How quickly does your website load on mobile?
(Do you know?)
Because it’s getting a whole lot more important!
In August 2017, Facebook announced an update to its algorithm that will favor sites with speedy load times on mobile.
According to their announcement, even a three-second load time can be enough to make up to 40% of users abandon a website – so the algorithm that determines how many people see your updates will give better visibility to fast-loading sites.
(This probably goes against everything you were ever told about the relative merits of tortoises and hares, but c’est la vie, right?)
Fortunately, your reach won’t be affected if your site loads slowly on mobile for user-specific reasons, like bad cell service – but it will be affected by what’s on the site itself.
Facebook has offered some pointers for improving your mobile load times, so we’re going to break down what they mean, why they matter, and how you can implement them.
Let’s take a closer look at how you can speed up your load times, and avoid being negatively affected by this algorithm change!
Trim the fat from the back end
As you build pages, write blog posts, and experiment with new strategies, you’re probably doing things like adding plugins and building redirects – basically, implementing shortcuts that make your job a lot simpler!
Those things can really add up, though, and the more they do, the more they can slow you down.
Got plugins you don’t use anymore, but never got around to uninstalling? Junk ’em. Maintaining your links by piling on redirect after redirect? Go through and re-organize!
Think of it like a car – if you want it to move as fast as possible, you might have to strip a few of the parts that weigh you down.
Compress what you can
Compression is something that happens both at the server level and in the front end – and doing it effectively can make your site’s load times a lot shorter.
One easy way is to compress media like images manually before you upload them, instead of letting your CMS do the heavy lifting.
For example, our own blog’s design automatically resizes images to a maximum width of 670 pixels. When we upload an image, no matter how big it actually is, it’s going to display at that width.
By resizing it ourselves before uploading it, though, we make the actual file size smaller, too – and that means faster load times.
At the server level, compression affects code-related files, like HTML. Check with your web hosting service to see if it offers or is compatible with that type of compression – not all of them offer that option!
Go global (with your hosting)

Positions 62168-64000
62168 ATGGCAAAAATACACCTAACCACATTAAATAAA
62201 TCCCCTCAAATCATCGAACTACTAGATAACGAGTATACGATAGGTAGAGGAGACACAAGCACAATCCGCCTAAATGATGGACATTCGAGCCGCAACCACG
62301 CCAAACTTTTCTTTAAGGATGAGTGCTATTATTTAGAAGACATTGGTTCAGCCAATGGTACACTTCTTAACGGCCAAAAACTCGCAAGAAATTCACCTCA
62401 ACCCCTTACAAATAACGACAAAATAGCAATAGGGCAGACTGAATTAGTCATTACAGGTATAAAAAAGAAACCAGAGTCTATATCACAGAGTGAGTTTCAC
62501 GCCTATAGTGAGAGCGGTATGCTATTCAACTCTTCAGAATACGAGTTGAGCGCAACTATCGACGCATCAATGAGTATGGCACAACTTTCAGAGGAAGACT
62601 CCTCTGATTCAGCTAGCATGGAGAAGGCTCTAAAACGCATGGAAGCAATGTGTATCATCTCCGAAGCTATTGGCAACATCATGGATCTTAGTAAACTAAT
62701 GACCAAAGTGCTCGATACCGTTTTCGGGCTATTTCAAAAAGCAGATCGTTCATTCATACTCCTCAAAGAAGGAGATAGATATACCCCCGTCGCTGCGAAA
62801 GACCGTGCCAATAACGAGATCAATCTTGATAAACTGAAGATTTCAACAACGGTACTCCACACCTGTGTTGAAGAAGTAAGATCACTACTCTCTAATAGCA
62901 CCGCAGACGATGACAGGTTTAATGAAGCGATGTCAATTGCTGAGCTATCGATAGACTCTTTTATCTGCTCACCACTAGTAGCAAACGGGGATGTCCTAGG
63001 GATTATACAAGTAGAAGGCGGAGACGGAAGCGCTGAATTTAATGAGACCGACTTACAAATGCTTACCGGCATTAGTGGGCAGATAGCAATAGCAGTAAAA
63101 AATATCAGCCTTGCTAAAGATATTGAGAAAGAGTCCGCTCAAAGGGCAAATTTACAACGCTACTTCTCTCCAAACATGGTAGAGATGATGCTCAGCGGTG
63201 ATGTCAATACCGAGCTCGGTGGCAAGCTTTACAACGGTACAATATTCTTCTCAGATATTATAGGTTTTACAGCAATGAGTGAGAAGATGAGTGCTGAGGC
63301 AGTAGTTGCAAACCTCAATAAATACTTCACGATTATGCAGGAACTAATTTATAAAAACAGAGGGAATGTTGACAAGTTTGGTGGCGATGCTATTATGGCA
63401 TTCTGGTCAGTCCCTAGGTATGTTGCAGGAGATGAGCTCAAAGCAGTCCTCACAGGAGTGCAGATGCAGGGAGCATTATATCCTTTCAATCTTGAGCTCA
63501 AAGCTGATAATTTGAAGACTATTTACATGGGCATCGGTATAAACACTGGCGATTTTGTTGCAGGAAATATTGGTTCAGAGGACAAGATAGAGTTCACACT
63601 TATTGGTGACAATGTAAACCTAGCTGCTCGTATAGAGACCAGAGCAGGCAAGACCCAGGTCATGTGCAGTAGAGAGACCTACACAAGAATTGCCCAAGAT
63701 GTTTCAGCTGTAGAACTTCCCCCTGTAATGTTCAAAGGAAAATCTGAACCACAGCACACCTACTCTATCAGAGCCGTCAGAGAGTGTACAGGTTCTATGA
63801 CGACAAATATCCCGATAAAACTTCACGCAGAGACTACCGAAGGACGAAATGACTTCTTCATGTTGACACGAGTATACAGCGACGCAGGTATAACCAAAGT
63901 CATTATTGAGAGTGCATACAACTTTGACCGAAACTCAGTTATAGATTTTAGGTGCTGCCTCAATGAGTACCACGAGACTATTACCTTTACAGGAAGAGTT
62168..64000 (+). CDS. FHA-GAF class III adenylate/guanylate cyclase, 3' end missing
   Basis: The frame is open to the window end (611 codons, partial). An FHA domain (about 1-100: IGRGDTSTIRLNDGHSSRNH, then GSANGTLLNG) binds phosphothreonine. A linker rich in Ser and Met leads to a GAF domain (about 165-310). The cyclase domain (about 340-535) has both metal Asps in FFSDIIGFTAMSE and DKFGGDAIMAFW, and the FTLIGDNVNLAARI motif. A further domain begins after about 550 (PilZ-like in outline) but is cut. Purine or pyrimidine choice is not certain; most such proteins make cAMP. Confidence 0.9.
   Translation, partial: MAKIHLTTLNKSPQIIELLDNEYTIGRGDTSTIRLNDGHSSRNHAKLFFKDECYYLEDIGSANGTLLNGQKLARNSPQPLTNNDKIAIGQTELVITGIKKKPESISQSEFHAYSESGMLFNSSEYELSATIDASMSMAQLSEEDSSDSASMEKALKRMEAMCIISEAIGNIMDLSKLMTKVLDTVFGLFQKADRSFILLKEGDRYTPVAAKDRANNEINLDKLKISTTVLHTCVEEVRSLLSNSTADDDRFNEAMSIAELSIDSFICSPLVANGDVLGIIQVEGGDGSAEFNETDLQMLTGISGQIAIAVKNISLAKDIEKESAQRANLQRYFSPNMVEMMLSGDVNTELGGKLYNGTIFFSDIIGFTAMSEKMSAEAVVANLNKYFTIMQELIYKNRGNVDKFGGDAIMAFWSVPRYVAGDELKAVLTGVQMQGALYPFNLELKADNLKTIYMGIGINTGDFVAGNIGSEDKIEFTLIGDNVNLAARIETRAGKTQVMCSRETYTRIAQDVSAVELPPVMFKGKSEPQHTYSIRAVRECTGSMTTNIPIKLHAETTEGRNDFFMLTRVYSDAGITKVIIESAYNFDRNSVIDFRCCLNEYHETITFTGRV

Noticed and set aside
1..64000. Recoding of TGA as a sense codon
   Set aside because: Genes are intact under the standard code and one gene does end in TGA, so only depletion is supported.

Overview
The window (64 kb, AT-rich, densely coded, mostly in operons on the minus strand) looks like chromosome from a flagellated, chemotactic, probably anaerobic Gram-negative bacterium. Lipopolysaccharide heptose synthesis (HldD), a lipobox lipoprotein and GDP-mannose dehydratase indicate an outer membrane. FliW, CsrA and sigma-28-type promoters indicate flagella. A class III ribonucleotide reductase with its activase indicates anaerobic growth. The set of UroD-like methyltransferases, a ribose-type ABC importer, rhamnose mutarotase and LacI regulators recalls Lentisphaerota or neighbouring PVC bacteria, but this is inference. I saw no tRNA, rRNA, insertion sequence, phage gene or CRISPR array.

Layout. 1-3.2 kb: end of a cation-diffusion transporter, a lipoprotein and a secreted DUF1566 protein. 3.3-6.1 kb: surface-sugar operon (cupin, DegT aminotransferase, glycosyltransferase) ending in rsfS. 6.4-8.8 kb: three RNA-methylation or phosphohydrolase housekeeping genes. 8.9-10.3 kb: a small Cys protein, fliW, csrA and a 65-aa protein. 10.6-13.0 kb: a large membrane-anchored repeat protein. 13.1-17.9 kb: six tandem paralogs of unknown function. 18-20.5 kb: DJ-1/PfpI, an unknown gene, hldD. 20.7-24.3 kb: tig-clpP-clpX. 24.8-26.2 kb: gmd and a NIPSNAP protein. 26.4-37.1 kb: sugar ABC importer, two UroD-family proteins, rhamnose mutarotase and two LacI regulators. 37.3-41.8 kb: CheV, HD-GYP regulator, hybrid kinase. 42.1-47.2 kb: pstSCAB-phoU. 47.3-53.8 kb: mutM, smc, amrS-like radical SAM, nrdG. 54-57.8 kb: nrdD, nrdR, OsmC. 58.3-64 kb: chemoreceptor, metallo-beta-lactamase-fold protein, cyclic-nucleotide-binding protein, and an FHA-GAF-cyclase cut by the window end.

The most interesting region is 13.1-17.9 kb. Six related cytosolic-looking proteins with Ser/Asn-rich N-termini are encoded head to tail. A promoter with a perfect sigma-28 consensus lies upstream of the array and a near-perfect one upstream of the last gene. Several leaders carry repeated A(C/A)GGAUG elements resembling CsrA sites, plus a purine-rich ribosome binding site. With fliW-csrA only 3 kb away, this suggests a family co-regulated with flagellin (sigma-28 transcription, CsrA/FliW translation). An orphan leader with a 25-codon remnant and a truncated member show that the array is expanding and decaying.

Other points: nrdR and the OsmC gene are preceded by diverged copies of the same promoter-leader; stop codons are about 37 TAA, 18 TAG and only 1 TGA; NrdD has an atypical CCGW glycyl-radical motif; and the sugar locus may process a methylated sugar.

Multi-region hosting is especially important for your load times if you have a global audience – and implementing it is super easy.
But first, what does it mean, exactly?
Imagine the servers that host your website are in New York City.
If all the people who visit your website are also in New York, then the information doesn’t have to travel very far – which means it gets from Point A to Point B pretty quickly.
If your fans are in Australia, though, their requests for information have to travel thousands of miles, and then that information has to travel thousands of miles back. Longer distance, longer load times.
(And remember, a load time of even three seconds can make you lose nearly half your audience – so every little bit counts!)
That’s where a global Content Delivery Network (CDN) comes in.
A CDN caches your site’s information in data centers around the world, so visitors to your site access it via whatever servers are closest to them – and those fans in Australia aren’t waiting on data to travel halfway across the world.
CDNs can also offer a variety of other benefits, like increased security – so if you haven’t looked into them before, now is kind of the perfect opportunity! (Providers like Cloudflare even offer free plans, so there isn’t much reason not to make this upgrade.)
Think like a journalist
Facebook wants you to prioritize your above-the-fold content – which should make a lot of sense to both designers and anyone who spent time on the staff of their school paper.
Prioritizing your above-the-fold real estate is classic inverted pyramid organization – you give your most valuable content space at the top of the page, because the further down you go, the more people stop reading.
Use space efficiently near the top of a page. If you have CTAs or other links you want people to click, don’t save them for the bottom! Put ’em up top, where they’ll get noticed right away.
Make it for mobile
While the official list of best practices says you should “dynamically adjust [your] content for slower connections/devices,” that’s really just a fancy way of saying you should have a mobile-optimized site.
This is similar in principle to eliminating all those old plugins and things that we mentioned before – the mobile version of your site should be a lot leaner and meaner, without all the bells and whistles of the desktop version.
For example, take a look at how our own blog displays on desktop (left), compared to how it displays on mobile (right):
That desktop version on the left includes a More from MeetEdgar sidebar that recommends similar blog posts. That sidebar doesn’t load on the mobile version on the right, though – it would make the screen too cluttered, and having one less feature makes the whole thing load faster.
Make sure that your site’s design is responsive in such a way that trims non-essentials for mobile devices, so the stuff that matters most can load faster!
What makes YOU bail?
Slow mobile load times are bad for your Facebook reach AND the user experience – so as a user, what else makes you abandon a mobile site?
Share your own pet peeves (or your favorite way for speeding up load times) in the comments below!